Dave Gibson
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Food Science of Sleep

How does alcohol effect sleep

Most of us would agree with the statement that alcohol helps you fall to sleep more easily. However, sleep scientists have now shown that the impact of alcohol on the quality of sleep makes its use as a sleep aid one to avoid. As Mathew Walker describes in his brilliant book Alcohol ‘sedates’ you, rather than gets you to sleep.

Here is a background to Alcohol’s effects on sleep, and why the overall advice for those who drink too much before bedtime is that if you ‘booze you lose’

A quick acting sedative, but then the disruption starts

Without a doubt it’s easier to get to sleep when we drink. Alcohol allows reduces ‘sleep latency’ which is the amount of time it takes to get to sleep. Once asleep, alcohol then increases the proportion of deep sleep during the first part of the night. Theoretically this increase in deep sleep is positive, as deep sleep is associated with the body’s healing process via the secretion of growth hormone. However, studies have shown that alcohol induced sleep sees an overall decrease in growth hormone produced despite the fact that there has been an increase in deep sleep. It’s also been shown that the more you drink the greater the reduction in growth hormone secretion.

You won’t remember

Drinking too much alcohol before bed also reduces the amount of Rapid Eye Movement (REM) sleep, which is the part of sleep where we dream and form memories. As the body starts to metabolise through the night alcohol its break down produces chemicals including aldehydes.  These aldehydes then build up and up and eventually block the brain’s ability to generate REM sleep. As we get naturally get more REM sleep in the second half of our night than the first, drinking alcohol in the evening can have a massive effect on this vital period of our sleep.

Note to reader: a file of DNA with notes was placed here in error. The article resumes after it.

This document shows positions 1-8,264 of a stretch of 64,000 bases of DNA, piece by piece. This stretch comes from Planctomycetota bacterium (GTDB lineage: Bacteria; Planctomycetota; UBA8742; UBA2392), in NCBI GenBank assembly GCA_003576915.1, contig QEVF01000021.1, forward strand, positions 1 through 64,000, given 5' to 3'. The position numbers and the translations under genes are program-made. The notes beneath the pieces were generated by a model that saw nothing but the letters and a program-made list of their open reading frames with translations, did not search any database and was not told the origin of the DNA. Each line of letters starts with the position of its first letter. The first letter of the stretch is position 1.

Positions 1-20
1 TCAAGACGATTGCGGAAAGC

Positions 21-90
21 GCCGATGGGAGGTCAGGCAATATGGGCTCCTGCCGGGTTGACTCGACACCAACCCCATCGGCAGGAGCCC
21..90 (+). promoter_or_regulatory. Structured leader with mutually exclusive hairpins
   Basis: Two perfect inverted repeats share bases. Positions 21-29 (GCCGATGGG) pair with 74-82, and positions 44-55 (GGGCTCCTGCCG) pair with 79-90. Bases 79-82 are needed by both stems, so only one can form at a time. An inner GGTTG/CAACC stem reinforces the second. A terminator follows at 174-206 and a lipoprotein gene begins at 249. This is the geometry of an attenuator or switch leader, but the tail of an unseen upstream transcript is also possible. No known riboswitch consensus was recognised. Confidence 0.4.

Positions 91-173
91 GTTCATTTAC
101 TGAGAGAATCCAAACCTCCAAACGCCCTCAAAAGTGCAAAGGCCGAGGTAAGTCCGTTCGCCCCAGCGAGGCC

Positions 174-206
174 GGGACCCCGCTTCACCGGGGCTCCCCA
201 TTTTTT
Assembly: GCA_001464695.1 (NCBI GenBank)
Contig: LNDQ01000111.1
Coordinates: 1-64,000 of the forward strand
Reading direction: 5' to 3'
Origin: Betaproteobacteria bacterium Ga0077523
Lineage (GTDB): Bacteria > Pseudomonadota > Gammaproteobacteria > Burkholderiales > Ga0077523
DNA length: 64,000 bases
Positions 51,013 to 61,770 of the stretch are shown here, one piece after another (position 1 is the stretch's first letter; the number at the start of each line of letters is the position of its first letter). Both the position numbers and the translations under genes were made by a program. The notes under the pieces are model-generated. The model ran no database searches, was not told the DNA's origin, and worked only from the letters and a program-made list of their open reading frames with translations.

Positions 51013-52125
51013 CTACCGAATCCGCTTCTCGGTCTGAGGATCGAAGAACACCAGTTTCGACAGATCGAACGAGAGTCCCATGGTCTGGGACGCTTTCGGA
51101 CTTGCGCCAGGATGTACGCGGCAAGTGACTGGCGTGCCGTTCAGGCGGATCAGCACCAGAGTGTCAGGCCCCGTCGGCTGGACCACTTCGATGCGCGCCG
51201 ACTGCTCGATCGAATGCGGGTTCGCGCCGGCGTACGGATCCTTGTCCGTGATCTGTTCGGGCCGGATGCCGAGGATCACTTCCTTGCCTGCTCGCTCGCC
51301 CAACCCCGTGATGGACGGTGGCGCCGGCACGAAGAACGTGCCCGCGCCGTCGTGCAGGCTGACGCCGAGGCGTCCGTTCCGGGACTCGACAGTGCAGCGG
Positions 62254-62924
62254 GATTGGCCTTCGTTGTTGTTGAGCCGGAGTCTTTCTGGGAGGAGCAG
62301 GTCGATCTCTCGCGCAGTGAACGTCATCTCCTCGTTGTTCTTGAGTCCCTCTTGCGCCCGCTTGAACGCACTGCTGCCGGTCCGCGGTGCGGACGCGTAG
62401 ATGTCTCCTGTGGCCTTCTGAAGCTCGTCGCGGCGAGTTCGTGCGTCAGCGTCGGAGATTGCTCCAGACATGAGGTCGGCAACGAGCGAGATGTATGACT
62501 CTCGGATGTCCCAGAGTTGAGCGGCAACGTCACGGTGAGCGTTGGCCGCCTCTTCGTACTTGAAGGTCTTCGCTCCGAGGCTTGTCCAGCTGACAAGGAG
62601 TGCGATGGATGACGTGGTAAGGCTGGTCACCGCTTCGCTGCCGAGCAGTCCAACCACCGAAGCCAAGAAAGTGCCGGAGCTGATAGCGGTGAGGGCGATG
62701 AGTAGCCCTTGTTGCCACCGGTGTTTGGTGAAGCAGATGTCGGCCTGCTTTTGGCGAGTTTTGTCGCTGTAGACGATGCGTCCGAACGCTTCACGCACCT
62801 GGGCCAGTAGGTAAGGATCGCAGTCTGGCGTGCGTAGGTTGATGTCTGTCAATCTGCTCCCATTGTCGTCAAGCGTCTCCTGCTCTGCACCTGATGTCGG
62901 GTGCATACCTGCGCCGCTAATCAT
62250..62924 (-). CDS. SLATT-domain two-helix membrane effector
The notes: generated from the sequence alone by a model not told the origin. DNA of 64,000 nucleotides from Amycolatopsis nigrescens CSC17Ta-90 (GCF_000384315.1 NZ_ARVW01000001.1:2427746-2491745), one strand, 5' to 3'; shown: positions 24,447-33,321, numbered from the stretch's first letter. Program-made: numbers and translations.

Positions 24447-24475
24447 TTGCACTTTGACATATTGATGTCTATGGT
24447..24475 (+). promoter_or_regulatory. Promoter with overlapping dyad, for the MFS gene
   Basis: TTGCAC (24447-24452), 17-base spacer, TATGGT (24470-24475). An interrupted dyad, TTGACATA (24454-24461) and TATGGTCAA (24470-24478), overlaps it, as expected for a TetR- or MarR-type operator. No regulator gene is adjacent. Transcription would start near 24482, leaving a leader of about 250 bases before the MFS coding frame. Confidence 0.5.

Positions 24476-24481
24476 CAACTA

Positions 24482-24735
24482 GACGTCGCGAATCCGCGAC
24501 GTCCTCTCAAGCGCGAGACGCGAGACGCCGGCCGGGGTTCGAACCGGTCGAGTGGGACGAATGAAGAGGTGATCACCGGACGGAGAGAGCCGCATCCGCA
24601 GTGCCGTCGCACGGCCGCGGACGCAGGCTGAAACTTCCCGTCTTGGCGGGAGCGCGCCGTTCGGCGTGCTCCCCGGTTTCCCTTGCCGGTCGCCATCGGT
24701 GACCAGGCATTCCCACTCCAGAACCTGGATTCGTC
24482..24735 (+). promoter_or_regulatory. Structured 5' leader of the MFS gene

For moderate and heavy drinkers, the impact of disruption in REM sleep is felt the next day with poor concentration, poor memory and sometimes daytime sleepiness. The more you drink before bed, the more pronounced these effects. What’s somewhat surprising even if we drink three nights after learning something new our ability to recall the detail is still reduced. It would seem that memories are consolidated over consecutive rather than a single night’s REM sleep.

For those who are light drinkers (less than two drinks) researchers have concluded that this level of alcohol consumption is not shown to have this effect on REM Sleep.

Further disrupted sleep

Drinking alcohol gives us a burst of adenosine, a chemical produced in the brain during the day which helps us get to sleep at night. This quick burst works as a sleeping aid, however the kick back later is thought to be part of the process which leads to disrupted sleep throughout the night. These disruptions more often than not go undetected, and are only noticed with the resulting sluggishness the morning after.

Another factor is that alcohol use suppresses the sympathetic (fight or flight) nervous system. Whilst this suppression helps us get to sleep as the blood level of alcohol drops later in the night, the sympathetic nervous system then becomes re-activated and wakes us. This part of the nervous system is also responsible for the night sweats and headaches that people can suffer with over-drinking.

Additionally, as alcohol is a diuretic it is likely to make you need to go to the bathroom more often in the night, leading to further broken sleep.

For those with sleep disorders

As alcohol suppresses breathing it can exacerbate sleep apnoea, a condition which occurs through the night in suffers, with pausing in breathing.  Furthermore, alcohol can also reduce the brain’s ability to wake and detect a lack of oxygen in the body, and this can lead to longer and more frequent breathing pauses. As such, it is recommended that people with sleep apnea either avoid drinking alcohol altogether or at least cut back on their drinking.

Alcohols effects on increasing snoring are also well documented. Alcohol consumption allows all the muscles of the body to relax, including your throat muscles which then leads to the vibration of snoring.

Booze you lose

Moderation is therefore the key to a good night’s sleep for all. For those however who who drink too much before bedtime the message is that ‘if you booze you lose’